4. As a Delta Diamond flyer, I have been sorely disappointed about upgrades. There are only “upgrade requests” in advance of the flight, not confirmed upgrades lately, and generally the ones you do score are on the feeder routes and not on the transcon ones. I’ve been lucky at times, but as noted, there are so many Diamond flyers now that you’re in a big pool competing for upgrades. Delta staff thanks you profusely for your business/loyalty, but Delta corporate treats you like crap. (And I am so sick of seeing Richard Anderson introducing every safety video.) It’s time to switch to the other international carriers from now on, forget “loyalty,” and just go for comfort and services. When will I fly on Delta again? When I want a free ticket based on the miles I’ve accumulated.

    1. This is interesting. I’m only Platinum these days, but I am a multi – million miler and I get upgraded on almost every flight even coach tickets I book with points. You are right about the incredible number of diamond medallion members these days and it is difficult to be upgraded on segments where the flights are full of diamonds, but I’m not seeing the problems you all are seeing.

      1. Frank, me too. I am also “only” Platinum and I get upgraded almost all the time. I don’t see all these issues all the time. Nice to see another glass half-full rather than half-empty person reading this article.

      2. Barry and Frank, you are certainly doing something right and wish I knew what it is because my experience is totally different. I would prefer to be lauding Delta, not complaining. Especially after a lifetime of flying with them.

      3. I tend to agree. I have accrued 3.5M miles in 33 years of traveling. However, I have only been Diamond a few times (including a charter member). It is very clear that with Delta (it’s what have you done for me lately!?”

        There is no apparent appreciation for averaging over 100,000 miles every year for 33 years.

        While the newbie who happens to qualify just one year, is treated like the prodigal son.

        I’ve asked if MM could just be allow to board when the premium cabin boards, and they can even understand the question.

        One comment referred to the MM stationary. Really? How long has it been since we saw any of that?

        Business is business. I get it but there were a few of us thT carried the water for the airlines during the years, especially post 9/11, when most folks didn’t want to fly.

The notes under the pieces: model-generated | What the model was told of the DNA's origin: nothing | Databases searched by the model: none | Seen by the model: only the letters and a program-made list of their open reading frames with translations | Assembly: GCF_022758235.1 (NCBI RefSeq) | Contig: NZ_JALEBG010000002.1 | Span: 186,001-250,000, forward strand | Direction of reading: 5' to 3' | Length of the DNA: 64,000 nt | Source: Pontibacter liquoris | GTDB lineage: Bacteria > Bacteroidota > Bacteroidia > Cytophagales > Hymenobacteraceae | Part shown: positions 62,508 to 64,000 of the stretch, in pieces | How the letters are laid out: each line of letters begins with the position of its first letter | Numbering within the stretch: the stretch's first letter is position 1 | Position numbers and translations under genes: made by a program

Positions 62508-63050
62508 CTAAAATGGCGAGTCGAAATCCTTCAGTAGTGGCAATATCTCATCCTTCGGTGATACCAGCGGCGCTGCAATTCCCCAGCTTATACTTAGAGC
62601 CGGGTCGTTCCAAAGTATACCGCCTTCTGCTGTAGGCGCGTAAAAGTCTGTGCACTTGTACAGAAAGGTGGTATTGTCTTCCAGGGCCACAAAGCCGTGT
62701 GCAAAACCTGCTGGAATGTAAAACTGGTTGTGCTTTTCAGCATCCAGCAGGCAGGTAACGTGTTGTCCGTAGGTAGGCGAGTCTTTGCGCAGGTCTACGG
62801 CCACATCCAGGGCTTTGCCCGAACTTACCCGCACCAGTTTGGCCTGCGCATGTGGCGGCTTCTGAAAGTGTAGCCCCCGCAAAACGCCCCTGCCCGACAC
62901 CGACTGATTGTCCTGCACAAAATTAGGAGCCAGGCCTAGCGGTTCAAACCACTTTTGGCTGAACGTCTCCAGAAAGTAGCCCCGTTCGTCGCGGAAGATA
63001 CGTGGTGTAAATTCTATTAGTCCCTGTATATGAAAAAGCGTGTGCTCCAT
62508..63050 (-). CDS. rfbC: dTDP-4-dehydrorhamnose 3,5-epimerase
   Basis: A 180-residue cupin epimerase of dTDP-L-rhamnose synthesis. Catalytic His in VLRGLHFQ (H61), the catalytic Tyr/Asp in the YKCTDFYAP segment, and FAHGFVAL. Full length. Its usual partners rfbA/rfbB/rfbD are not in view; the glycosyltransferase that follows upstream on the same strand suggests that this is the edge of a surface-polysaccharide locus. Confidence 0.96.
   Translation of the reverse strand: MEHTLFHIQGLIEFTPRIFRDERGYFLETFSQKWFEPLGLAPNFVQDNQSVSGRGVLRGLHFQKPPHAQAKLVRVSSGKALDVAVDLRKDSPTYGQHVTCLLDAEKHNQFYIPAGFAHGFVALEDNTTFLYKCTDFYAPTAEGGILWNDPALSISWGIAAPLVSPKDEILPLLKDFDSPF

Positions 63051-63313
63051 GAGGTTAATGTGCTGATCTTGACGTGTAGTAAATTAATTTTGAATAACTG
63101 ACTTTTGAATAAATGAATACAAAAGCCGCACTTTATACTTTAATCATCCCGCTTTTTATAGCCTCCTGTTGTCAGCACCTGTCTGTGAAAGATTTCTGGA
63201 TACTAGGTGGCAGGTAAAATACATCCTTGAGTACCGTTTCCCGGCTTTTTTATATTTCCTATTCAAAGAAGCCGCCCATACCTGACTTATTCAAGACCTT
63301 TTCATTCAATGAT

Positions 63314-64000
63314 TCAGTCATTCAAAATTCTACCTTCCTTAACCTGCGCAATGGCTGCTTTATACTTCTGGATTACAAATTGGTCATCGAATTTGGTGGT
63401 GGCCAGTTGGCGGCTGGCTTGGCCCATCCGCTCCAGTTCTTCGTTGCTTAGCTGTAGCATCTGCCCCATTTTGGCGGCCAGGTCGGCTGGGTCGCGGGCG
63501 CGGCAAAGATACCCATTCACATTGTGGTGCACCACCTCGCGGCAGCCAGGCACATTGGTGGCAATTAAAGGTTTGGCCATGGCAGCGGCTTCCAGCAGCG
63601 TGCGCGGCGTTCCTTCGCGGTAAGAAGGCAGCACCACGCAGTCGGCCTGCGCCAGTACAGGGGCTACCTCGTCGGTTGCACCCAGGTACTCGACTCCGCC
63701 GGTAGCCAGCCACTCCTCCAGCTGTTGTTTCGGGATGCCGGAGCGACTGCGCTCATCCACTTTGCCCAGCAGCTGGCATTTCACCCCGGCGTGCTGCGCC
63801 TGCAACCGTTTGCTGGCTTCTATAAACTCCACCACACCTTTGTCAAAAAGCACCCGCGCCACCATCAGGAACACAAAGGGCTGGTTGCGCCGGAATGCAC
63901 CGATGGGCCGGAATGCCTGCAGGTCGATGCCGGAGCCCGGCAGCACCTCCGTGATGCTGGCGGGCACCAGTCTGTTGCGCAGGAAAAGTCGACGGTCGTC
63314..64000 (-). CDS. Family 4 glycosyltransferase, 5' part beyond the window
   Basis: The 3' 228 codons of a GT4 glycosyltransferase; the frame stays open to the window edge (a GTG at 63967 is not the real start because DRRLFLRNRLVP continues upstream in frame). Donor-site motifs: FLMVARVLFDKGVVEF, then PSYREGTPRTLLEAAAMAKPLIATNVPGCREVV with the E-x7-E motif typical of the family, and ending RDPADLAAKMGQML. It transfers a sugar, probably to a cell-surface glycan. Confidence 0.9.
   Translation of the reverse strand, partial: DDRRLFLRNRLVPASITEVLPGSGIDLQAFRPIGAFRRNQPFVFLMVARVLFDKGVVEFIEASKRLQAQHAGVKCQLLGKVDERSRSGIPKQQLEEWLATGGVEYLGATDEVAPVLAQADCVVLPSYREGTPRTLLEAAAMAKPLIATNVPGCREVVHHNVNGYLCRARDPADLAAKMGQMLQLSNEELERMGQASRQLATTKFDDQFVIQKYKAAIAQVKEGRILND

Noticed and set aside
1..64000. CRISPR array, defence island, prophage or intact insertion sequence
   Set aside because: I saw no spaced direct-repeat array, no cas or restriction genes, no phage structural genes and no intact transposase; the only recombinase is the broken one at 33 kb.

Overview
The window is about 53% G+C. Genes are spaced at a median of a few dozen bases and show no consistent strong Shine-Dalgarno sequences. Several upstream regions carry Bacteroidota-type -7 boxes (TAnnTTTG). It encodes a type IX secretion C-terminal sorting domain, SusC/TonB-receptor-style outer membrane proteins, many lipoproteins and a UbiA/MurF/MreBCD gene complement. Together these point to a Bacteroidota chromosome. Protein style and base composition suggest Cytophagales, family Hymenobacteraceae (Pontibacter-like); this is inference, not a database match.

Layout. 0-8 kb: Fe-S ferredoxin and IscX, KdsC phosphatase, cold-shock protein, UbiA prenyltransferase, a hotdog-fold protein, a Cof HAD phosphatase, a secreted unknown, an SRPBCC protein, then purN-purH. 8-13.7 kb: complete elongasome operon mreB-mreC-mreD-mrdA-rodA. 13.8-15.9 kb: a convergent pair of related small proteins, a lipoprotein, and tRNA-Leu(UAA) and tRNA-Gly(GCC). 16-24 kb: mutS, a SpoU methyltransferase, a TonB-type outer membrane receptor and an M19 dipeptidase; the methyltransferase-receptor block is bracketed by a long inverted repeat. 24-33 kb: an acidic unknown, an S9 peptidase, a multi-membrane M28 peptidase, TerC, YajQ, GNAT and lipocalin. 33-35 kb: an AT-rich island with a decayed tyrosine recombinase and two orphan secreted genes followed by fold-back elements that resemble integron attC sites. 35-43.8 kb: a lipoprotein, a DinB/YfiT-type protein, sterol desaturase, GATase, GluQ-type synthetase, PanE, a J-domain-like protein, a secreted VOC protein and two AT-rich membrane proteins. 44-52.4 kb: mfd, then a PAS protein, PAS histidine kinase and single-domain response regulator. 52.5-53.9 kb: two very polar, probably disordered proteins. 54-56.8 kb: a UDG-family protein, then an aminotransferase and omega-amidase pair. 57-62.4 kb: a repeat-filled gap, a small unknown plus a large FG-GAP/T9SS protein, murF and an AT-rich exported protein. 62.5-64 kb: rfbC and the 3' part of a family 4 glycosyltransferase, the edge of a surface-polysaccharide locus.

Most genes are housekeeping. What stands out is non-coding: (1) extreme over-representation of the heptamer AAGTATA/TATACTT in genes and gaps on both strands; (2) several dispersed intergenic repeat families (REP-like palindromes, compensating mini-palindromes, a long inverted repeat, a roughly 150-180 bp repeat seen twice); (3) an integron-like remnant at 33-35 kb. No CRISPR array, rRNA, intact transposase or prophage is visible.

Sorry Delta. You have shown your true colors. Not the ball is in my court.

      4. You are obviously “one of a kind” with delta. You say you have been flying since 1988 and have always been Platinum and occasionally Diamond in between. I have over 6 million domestic miles on delta and Platinum wasn’t even available till late 90s. It was Royal Medallion before then. Diamond has only been around since 2010. I too have been Delta’s highest elite since 1991 (Royal Medallion, Platinum, then to present Diamond). My privileges have deteriorated with each new tier. I have had flight attendants look at my record on their hand held device and ask me “what are you doing in coach being a Diamond 6 million miler?” I really don’t have a good reply.

      5. I’ve had exactly the same comment (only 3.5 million miles). They literally apologize for my Center seat in coach then offer free alcoholic beverages.

        Amazing. Everyone seem to get in except the bosses. Who continued to fly during the tough days. Who kept the afloat? It was t the 20 something person who happened to make diamond once, last year. Or maybe it was the guy who hacked our delta accounts. Guess you got your letter today?

      6. You split too many hairs. Obviously, I was not a platinum when it did not exist. But, the reason, you, me and all other high mileage individuals are in coach is because there are a ton of people with high level status now. Just look at how many multi-million diamond medallion tags are in the gate area. Once upon a time, being a million miler was a big deal. Not anymore. The big dogs now are 360 members. I do not think there is any distinction made once you cross the million mile mark. A one million mile credential carries the same weight as a 5 million mile credential as far as upgrades go. This is my last post on here, it is not worth getting into a debate. I still fly a lot, I still like Delta, and yes service is not what it used to be, but it is better than most.

  5. It’s fat city right now, but wait until another recession ravages the economy and all of the sudden fewer people fly. Then the loyalty thing will bite them in the butt. Stupid and short-sighted.

  6. Been flying Delta for 30 years, 2 millon miles, and have always enjoyed the service. But they are screwing the very people who spend the money year after year. Just saw 70,000 miles for sky lounge. I don’t think I left Delta DELTA left me

  7. I feel your pain. My daughter and I, both Platinum, have just decided to go first class on any and all flights. The “premium economy” seats are, are you ready,, next to the lavatory on most flights.

    Here’s an even better flight plan: On a three-leg flight with NO first class cabins, Delta is selling first class seats. Whoops. Forget what I said in first paragraph.

  8. They have a new program above diamond. The 360 program, whi h has incredible service. Yransfer between flights on the ramp in a porsche panamera….. need duamond status and more tgat $40,000 in spending. But it is nice.

  9. I hit 3MM status around 20 years ago. When Delta decided to charge for Flying Colonel status, I decided management had lost it and promptly took my ball and went home. This is not the airline C. E. Woolman built, but admittedly, it remains better than most in a troubled and difficult industry.

  10. Why do they owe you anything? You chose to fly with them for 45 years and now you’re posting this? There a business like all others, get over it……..PS I’m at 3.8 million with them now so you can’t BS me about Delta……….